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The critically unimportant angle of stakes

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There was once a great farmer that bought a vast property to grow tomatoes. He removed the stones, tilled the ground and finally planted his seeds. In little time the seeds sprouted and the young tomato plants sprung out of the soil in any direction they happened to grow. Seeing that the time was at hand, the great farmer called his servants together and instructed each of them to take the straight stakes from the stock house, go out into the fields, and drive one stake next to each of the tomato plants.

“Make sure the stakes are straight.” He instructed “Then tie each tomato plant to the straight stakes in order that they might grow well and tall and produce as much fruit as possible.”

So, the servants of the great farmer did as they were told, driving a stake next to each plant and then tying each plant to its stake. A while after the work was finished the farmer took his most trusted servant through the fields to check the crops and see how they were growing. As the two made their way through the fields the servant of the great farmer was disturbed to see how many of the tomato plants were fruitless and wilting. He checked the ground and the soil was good. He noted the fertilizer and saw no problem there. But as he surveyed the grounds he noticed the stakes, which had been driven next to each plant, were not perfectly straight. Some leaned to the right and some to the left but nearly all were off the perfectly vertical mark that the great farmer ordered in the beginning.

“Sir, I see that many of the plants are wilting and fruitless and I have also noticed that the stakes in which the plants are tied are not perfectly straight. With your permission let me take the servants into the fields and straighten the stakes for we are men and are perfectly able to make sure each stake is perfectly vertical.”

But the great farmer shook his head no. Confused by his master’s indifferent attitude towards the matter the good servant questioned “Why… why not straighten the stakes in order that the fields will yield more fruit.”

“Because the stakes are straight enough.” The great farmer replied plainly. “Various weather conditions and differences in the soil make it necessary for the stakes to lean, one this way and another that way, and it is not good or essential for us to continually disturb the growing crops. The wilting and the fruitlessness is not the fault of the angling stakes but is the product of bad seeds. Never-the-less, this is how a plant will grow with no stake at all.” He then bent over and picked up a tomato plant that had come loose from its stake. Not only was the plant fruitless but it did not even have the beginning buds. Like a weed, the plant was only sucking up the good nutrients from the earth with no sign of ever producing a single tomato.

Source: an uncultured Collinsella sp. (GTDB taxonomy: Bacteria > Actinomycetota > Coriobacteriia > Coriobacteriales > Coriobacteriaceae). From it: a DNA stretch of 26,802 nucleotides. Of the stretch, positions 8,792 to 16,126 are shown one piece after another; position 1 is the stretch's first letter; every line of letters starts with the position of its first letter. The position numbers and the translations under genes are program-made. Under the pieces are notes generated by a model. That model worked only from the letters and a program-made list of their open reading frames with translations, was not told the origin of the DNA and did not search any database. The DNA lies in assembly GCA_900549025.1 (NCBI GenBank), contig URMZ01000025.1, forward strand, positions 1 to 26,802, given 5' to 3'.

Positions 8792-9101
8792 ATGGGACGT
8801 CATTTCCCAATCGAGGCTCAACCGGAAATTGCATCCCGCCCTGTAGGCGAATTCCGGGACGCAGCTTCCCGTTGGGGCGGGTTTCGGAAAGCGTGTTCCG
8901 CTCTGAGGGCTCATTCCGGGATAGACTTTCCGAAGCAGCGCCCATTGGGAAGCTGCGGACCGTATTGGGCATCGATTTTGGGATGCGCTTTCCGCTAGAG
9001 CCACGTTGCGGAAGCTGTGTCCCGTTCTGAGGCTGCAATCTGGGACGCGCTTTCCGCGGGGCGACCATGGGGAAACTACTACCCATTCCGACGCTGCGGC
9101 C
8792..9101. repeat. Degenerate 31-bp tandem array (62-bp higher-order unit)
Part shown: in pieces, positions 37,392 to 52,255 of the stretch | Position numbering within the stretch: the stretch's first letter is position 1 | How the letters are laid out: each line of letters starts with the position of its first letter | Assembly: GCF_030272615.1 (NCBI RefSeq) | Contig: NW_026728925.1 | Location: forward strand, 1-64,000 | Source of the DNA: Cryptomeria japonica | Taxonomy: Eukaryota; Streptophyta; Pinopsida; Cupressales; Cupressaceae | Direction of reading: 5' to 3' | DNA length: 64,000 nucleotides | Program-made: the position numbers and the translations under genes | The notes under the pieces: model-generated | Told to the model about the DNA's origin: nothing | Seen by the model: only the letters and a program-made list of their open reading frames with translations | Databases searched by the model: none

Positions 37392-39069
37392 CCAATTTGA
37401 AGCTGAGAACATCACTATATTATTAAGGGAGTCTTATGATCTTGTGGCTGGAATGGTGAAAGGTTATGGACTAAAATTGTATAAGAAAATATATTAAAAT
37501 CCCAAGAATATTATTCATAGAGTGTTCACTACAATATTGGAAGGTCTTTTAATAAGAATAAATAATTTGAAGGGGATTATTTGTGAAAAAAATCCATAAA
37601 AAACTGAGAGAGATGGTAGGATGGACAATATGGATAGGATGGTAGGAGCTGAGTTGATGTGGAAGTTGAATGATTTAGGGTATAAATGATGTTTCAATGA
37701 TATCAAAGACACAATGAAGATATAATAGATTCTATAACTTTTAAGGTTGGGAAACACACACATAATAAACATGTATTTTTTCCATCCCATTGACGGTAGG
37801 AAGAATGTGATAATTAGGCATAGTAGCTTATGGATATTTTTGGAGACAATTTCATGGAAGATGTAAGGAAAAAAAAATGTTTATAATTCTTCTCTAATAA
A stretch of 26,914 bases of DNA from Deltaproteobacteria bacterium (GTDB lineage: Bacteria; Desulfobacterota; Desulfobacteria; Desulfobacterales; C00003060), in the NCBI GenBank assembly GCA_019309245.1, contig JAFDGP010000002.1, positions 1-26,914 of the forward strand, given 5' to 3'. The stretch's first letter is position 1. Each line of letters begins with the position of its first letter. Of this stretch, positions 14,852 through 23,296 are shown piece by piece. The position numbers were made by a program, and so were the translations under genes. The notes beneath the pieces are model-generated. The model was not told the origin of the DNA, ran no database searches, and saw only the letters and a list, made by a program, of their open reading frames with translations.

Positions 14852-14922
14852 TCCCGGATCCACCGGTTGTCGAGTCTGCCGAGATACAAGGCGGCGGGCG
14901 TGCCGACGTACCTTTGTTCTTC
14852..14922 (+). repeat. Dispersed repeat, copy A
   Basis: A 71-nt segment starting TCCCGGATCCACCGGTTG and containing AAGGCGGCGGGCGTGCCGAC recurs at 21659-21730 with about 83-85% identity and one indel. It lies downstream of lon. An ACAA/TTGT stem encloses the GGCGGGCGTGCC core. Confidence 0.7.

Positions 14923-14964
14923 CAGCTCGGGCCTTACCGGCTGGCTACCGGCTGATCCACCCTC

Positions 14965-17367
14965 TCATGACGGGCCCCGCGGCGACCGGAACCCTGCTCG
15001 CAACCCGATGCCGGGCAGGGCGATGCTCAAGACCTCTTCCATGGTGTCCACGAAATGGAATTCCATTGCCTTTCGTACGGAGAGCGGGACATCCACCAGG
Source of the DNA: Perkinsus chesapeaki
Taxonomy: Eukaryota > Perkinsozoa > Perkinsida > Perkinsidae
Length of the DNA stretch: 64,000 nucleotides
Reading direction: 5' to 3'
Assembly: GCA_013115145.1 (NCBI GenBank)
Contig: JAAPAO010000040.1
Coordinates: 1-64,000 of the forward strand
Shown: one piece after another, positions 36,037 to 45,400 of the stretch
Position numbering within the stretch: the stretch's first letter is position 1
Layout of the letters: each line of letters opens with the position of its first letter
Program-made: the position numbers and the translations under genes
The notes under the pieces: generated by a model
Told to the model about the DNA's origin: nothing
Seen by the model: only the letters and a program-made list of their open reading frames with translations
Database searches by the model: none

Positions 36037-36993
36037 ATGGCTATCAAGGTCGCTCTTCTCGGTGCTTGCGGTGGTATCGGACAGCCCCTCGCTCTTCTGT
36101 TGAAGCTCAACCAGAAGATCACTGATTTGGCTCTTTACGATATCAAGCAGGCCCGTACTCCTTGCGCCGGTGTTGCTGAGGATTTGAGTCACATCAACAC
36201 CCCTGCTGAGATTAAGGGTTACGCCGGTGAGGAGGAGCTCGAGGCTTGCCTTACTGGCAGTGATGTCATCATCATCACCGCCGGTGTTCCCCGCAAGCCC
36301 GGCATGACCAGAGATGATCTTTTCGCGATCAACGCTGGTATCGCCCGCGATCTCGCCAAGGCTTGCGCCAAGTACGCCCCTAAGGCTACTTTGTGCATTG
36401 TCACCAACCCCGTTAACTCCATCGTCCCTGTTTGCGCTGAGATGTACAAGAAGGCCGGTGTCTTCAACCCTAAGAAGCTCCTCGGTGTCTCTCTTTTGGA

“What do you want us to do?” The servant asked.

“Plant the rest of the seeds in the next field over. When the new plants sprout, come back to this field. If a plant has no fruit on it, untie it from the stake and let it fall to the ground. Gather all the unused stakes and drive them next to the new crops. Continue this process back and forth, reserving the stakes for the fruit baring plants.



I wrote this parable to address the notion that the bible contains contradictions and suggested ideas that are never elaborated on, and therefore since this is the case, it must not be from GOD. Some point to Genesis and the innumerable questions concerning the beginning illustrations and narratives. Some point out the contradictions concerning Old Testament law and following prophetic revelation, such as the case of divorce. Some point to the eye witness differences in the Gospel accounts, such as we find in the empty tomb narratives. To many, all these seemingly disparaging discrepancies and open ended doctrines point to proof that the bible was indeed written only by man with no aid from a competent deity. But does this man imposed criterion really point to divine absence? I think not. In fact all the supposed discrepancies and seemingly flat out contradictions is just what I would expect from authentic revelation. If the doctrines and revelations were two simple and cohesive, I would then suspect plain human development, but the bible has a solid and distinct feeling of attempting to move it’s practitioners in a specific direction, with all the complication and situational variance that we find in life. To add to that, I think the people who criticize the bible along these lines are projecting their own personal directives and points of importance that they themselves would impose on scripture if they themselves were an all powerful deity, but simply because the bible does not adhere to the guidelines of men does not mean the hand of GOD was not involved. It simply means GOD did not find these areas important enough to change or possibly these points are as they are for reasons we can not see. In any case, these so thought discrepancies are in the end not the reason for lack of faith and virtue, and the different angles of the bible are not the reason some fail to produce good fruit. Neither are these angles responsible for the failure of stimulated aid and growth that the bible was intended to provide for mankind. Just as men would have no problem making sure the tomato stakes are perfectly straight, GOD clearly has the ability to change these apparent angles, but just as men find this practice completely unnecessary, it is only fair to assume GOD also finds these man imposed criterion equally unnecessary for his unsearchable goals.

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